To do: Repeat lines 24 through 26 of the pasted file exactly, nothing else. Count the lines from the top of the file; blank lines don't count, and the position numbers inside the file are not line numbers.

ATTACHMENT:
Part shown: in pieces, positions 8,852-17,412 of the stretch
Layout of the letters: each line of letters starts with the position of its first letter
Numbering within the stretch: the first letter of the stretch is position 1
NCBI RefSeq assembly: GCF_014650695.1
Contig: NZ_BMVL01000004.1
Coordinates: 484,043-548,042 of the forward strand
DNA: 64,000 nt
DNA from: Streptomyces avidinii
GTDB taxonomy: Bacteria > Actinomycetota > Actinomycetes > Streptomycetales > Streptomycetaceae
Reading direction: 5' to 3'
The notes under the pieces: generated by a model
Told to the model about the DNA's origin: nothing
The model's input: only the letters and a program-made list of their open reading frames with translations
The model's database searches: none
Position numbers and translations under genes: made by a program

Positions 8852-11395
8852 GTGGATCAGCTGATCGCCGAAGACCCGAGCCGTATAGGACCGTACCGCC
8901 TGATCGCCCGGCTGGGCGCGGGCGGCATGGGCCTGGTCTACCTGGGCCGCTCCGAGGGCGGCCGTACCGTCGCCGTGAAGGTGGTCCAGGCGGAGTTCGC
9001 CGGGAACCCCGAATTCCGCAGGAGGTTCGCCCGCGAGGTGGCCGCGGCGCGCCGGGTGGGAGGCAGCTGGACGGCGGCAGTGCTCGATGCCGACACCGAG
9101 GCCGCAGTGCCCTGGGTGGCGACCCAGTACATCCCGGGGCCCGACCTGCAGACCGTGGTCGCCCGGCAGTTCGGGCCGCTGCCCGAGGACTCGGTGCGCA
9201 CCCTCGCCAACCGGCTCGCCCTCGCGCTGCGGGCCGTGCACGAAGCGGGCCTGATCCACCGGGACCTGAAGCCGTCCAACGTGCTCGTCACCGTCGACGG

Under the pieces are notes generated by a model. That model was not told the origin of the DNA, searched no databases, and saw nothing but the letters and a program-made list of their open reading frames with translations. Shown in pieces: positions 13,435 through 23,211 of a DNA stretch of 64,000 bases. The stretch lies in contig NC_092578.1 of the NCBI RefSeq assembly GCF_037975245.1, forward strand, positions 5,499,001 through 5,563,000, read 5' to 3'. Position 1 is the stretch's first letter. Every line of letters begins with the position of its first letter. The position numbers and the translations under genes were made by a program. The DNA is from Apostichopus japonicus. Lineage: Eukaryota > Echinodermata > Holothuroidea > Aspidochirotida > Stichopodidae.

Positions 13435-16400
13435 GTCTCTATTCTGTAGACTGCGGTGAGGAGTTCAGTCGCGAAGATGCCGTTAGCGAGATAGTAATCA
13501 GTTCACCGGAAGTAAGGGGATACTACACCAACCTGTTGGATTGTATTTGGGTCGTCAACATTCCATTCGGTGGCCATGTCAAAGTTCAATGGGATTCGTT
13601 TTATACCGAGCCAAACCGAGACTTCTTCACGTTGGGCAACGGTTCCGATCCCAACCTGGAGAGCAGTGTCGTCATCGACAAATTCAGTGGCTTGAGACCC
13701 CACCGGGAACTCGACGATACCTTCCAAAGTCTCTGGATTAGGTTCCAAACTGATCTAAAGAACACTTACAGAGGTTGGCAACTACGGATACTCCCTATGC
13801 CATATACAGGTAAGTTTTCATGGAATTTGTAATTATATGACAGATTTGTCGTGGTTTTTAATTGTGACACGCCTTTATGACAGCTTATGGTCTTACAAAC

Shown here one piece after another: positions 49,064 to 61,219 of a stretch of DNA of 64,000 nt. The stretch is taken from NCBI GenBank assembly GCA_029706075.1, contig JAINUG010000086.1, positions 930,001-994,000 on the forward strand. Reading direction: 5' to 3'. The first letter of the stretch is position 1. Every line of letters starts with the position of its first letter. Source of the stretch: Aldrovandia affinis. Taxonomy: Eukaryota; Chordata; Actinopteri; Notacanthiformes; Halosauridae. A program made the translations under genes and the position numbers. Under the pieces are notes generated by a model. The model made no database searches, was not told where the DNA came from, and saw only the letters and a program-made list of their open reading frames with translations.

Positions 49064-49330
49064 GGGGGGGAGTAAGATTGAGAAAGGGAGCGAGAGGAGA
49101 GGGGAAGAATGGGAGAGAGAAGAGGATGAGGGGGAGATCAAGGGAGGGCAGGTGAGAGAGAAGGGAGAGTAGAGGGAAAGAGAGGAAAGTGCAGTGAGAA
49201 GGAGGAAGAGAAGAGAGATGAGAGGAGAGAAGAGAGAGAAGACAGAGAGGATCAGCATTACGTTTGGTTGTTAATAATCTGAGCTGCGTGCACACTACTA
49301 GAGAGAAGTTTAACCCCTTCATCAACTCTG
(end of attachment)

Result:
13435 GTCTCTATTCTGTAGACTGCGGTGAGGAGTTCAGTCGCGAAGATGCCGTTAGCGAGATAGTAATCA
13501 GTTCACCGGAAGTAAGGGGATACTACACCAACCTGTTGGATTGTATTTGGGTCGTCAACATTCCATTCGGTGGCCATGTCAAAGTTCAATGGGATTCGTT
13601 TTATACCGAGCCAAACCGAGACTTCTTCACGTTGGGCAACGGTTCCGATCCCAACCTGGAGAGCAGTGTCGTCATCGACAAATTCAGTGGCTTGAGACCC